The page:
Apple’s newest innovation: the Apple “Card” for credit

Apple%27s+new+credit+card%2C+though+primarily+digital%2C+will+offer+a+physical+option+for+users+shopping+in+stores+that+don%27t+currently+support+Apple+Pay.
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Apple’s newest innovation: the Apple “Card” for credit

Apple's new credit card, though primarily digital, will offer a physical option for users shopping in stores that don't currently support Apple Pay.

Apple's new credit card, though primarily digital, will offer a physical option for users shopping in stores that don't currently support Apple Pay.

Apple's new credit card, though primarily digital, will offer a physical option for users shopping in stores that don't currently support Apple Pay.

Apple's new credit card, though primarily digital, will offer a physical option for users shopping in stores that don't currently support Apple Pay.

Eli Sorensen

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 On Oct. 23, 2001, Steve Jobs revealed the original Apple iPod to much surprise and enthusiasm. Tech analysts praised Apple for innovating once again, unveiling a new way to experience portable music in a sphere that was previously crowded with walkmans and cheap MP3 players. Apple’s iPod and its accompanying iTunes music service made digital music affordable, accessible, and attainable. Apple’s iPod, and its subsequent successors, the iPhone, iPad, and iPod Touch, built off of the digital foundation that it laid, and it was through these succeeding successes that Apple achieved the status it is known for today.

 In a shocking announcement, nearly eighteen years later, Apple took to the stage once more on Mar. 25, 2019, to reveal a credit card. The “Apple Card” was unexpectedly announced after Apple outlined plans for its “News+,” “tv+” and “Arcade” services. Apple made company history at its March event, being the first conference the Cupertino tech giant held where no new hardware was announced. While understandable that Apple wanted to keep the focus on the new services that it would offer to its consumers, in an odd move, Apple quietly revealed 2nd generation Airpods with wireless charging capabilities and new, 2019 iPads in a press release on their website preceding their “Show Time!” event. The reveal of these new Apple services was met with lukewarm responses at best. Apple made many empty promises– there are still a lot of unanswered questions about the new offerings to their users.

 Aside from Apple News+, a paid, curated News service that launched following the press conference, the remainder of Apple’s new announcements came with many unknowns. Apple brought many celebrities to the stage to allude to projects they are working on for it’s tv+ streaming service, but aside from a vague video that revealed that the likes of Oprah, Steve Carell, and Steven Spielberg, would be bringing content to the platform, Apple did little to tell consumers about what to expect from tv+, adding a Fall release date without any mention of how much the service will cost.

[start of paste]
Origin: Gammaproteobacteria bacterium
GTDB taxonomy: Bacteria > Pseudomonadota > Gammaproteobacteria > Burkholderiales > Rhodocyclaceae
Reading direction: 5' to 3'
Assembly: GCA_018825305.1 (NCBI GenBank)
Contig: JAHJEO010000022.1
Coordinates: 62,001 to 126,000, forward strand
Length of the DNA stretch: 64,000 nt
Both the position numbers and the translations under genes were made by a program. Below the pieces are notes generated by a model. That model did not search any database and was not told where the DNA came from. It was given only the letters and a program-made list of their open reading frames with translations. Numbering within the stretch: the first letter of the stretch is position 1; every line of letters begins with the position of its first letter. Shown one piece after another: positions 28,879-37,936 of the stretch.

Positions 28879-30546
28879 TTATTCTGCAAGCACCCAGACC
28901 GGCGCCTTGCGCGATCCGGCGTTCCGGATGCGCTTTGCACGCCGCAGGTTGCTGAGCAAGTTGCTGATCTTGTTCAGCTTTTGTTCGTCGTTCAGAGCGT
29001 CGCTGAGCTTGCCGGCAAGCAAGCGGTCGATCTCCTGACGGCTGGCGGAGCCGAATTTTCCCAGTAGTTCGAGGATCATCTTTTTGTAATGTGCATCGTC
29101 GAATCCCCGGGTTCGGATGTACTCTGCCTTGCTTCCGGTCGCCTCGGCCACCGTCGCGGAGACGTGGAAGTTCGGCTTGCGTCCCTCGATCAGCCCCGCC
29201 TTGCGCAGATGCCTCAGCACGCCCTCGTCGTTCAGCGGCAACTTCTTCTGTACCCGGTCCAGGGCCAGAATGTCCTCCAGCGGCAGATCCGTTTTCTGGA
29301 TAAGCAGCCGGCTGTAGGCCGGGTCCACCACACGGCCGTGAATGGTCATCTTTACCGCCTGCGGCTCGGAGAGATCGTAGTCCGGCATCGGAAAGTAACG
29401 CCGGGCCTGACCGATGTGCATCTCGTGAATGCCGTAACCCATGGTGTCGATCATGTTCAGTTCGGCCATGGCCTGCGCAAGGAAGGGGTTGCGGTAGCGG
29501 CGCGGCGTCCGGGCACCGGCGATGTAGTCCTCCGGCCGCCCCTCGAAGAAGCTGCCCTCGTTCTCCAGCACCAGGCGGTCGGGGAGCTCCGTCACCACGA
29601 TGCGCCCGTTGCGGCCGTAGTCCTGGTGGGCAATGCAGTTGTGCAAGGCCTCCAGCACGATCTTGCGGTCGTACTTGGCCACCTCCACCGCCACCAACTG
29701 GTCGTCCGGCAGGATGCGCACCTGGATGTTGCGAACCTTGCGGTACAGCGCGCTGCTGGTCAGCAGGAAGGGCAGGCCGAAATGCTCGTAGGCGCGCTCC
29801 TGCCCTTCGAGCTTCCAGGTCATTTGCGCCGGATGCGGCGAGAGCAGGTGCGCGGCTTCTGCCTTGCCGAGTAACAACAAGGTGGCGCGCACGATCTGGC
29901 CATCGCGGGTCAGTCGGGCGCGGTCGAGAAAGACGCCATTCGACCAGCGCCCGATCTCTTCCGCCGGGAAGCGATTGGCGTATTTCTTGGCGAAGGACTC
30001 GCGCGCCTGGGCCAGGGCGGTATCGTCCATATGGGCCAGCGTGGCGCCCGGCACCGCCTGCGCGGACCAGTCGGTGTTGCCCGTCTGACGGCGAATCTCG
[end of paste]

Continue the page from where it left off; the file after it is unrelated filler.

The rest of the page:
Similar details were left out about Apple Arcade, a paid gaming service coming to Apple’s macOS, tvOS and iOS platforms. Again, Apple kept quiet about pricing for the service, but stressed that it would be working with top-notch creators to provide “groundbreaking new games” for subscribers.

A theme of Apple’s March event, it seems, is that the pricing is unimportant– with each new service, it promises first-class entertainment. In the case of streaming, however, the market is becoming saturated with too many options for consumers. Apple is confident that in working with well-known stars, it will offer unique experiences — but will these stars, bolstered by Apple’s bank account — be enough to differentiate tv+ from other, established services?

 Apple ended the event by surprising the audience with a credit card. The Apple Card is born out of the success that Apple has found in offering iPhone users the ability to use their phone to pay at retailers, through its “Apple Pay” service. The Apple Card is primarily digital — meant to be used through your phone — though a physical option, made out of laser-etched titanium, will be available to cardholders to be utilized at retailers that do not yet support Apple Pay. This is a divisive factor of the card. “I don’t think I would use it– it seems too high tech for me,” Adria Roberts (11) says. “I would prefer to use a card that my bank issues.” Meanwhile, Parker Taft (11), disagrees. “I think [the Apple Card] will be good because of the rise of technology– since  so many people use their phones, it would be more convenient to have the card on your phone. I think the Apple Card is going to become a status symbol, similar to the Black Card.” Though no one saw the Apple Card coming, it offers no truly unique benefits to potential users.

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